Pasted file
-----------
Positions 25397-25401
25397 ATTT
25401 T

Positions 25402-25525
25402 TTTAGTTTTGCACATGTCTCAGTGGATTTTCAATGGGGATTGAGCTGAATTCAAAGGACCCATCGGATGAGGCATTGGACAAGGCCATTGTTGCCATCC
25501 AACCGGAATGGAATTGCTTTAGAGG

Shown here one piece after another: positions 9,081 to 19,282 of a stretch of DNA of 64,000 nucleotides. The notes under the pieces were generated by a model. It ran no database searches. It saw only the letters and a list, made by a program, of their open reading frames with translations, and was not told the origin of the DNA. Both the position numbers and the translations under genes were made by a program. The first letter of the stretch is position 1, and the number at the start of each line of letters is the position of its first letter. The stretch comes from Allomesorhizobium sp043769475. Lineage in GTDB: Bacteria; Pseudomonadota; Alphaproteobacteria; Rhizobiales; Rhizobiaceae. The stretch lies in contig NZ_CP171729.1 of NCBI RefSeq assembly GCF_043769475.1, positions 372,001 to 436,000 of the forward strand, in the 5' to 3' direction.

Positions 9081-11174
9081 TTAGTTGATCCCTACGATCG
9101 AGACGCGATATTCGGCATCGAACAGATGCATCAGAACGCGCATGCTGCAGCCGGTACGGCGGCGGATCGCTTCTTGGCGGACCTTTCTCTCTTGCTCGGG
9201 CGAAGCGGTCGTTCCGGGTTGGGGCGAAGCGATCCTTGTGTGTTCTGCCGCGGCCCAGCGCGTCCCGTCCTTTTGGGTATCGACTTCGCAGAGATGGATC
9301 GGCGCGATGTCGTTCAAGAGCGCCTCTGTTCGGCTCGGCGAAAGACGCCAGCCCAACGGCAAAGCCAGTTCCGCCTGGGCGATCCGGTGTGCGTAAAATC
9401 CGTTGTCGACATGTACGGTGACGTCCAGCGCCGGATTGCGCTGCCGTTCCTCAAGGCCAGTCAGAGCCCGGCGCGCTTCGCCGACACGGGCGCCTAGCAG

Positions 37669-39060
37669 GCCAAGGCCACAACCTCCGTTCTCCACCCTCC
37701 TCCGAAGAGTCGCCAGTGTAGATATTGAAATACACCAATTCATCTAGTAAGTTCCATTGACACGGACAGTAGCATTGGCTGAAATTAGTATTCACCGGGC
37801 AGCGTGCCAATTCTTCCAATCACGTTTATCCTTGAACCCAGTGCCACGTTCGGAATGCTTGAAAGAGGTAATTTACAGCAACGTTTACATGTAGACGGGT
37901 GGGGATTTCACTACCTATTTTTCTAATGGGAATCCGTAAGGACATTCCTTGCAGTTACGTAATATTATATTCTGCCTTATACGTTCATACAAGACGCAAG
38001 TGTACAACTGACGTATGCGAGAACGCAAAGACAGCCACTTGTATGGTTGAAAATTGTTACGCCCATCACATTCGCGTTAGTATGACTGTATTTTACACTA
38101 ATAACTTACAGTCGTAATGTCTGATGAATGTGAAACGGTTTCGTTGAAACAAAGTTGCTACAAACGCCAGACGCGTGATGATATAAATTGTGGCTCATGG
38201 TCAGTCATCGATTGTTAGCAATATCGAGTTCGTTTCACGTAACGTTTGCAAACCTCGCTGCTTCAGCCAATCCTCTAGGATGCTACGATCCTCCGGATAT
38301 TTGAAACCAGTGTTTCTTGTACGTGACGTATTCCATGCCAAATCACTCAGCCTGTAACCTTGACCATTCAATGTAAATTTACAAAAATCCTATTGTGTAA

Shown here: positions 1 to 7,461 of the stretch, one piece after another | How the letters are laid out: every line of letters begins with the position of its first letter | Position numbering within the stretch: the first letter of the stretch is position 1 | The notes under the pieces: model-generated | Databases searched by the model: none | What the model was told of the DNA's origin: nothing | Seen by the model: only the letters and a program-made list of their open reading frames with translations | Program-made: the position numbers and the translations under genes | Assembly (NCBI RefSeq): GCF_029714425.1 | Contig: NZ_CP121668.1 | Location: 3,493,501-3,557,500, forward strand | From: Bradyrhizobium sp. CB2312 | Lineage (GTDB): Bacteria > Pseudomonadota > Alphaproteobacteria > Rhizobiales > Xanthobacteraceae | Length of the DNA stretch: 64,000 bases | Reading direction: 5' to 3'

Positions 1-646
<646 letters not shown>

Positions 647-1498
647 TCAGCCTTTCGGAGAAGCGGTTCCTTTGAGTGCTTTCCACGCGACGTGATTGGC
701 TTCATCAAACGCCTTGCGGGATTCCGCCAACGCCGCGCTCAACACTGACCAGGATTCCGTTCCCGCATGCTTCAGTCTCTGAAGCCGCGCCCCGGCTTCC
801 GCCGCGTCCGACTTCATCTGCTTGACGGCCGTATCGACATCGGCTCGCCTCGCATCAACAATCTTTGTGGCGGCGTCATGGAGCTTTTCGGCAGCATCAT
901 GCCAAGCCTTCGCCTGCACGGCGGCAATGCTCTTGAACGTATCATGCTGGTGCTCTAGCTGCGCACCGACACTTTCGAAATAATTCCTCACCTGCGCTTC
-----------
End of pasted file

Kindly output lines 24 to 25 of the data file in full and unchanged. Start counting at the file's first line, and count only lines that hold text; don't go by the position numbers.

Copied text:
Positions 1-646
<646 letters not shown>